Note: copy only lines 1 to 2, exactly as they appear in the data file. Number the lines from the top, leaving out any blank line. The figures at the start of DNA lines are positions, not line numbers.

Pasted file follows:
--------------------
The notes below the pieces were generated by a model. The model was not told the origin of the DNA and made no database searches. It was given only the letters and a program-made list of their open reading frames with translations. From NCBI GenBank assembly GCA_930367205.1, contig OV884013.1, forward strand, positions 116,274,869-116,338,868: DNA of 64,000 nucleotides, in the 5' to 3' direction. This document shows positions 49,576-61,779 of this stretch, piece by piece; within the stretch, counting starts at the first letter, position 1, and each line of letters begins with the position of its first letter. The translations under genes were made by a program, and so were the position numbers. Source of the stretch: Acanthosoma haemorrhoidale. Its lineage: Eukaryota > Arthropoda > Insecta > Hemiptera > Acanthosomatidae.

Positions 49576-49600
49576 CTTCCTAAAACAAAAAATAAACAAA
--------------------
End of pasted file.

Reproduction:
The notes below the pieces were generated by a model. The model was not told the origin of the DNA and made no database searches. It was given only the letters and a program-made list of their open reading frames with translations. From NCBI GenBank assembly GCA_930367205.1, contig OV884013.1, forward strand, positions 116,274,869-116,338,868: DNA of 64,000 nucleotides, in the 5' to 3' direction. This document shows positions 49,576-61,779 of this stretch, piece by piece; within the stretch, counting starts at the first letter, position 1, and each line of letters begins with the position of its first letter. The translations under genes were made by a program, and so were the position numbers. Source of the stretch: Acanthosoma haemorrhoidale. Its lineage: Eukaryota > Arthropoda > Insecta > Hemiptera > Acanthosomatidae.

Positions 49576-49600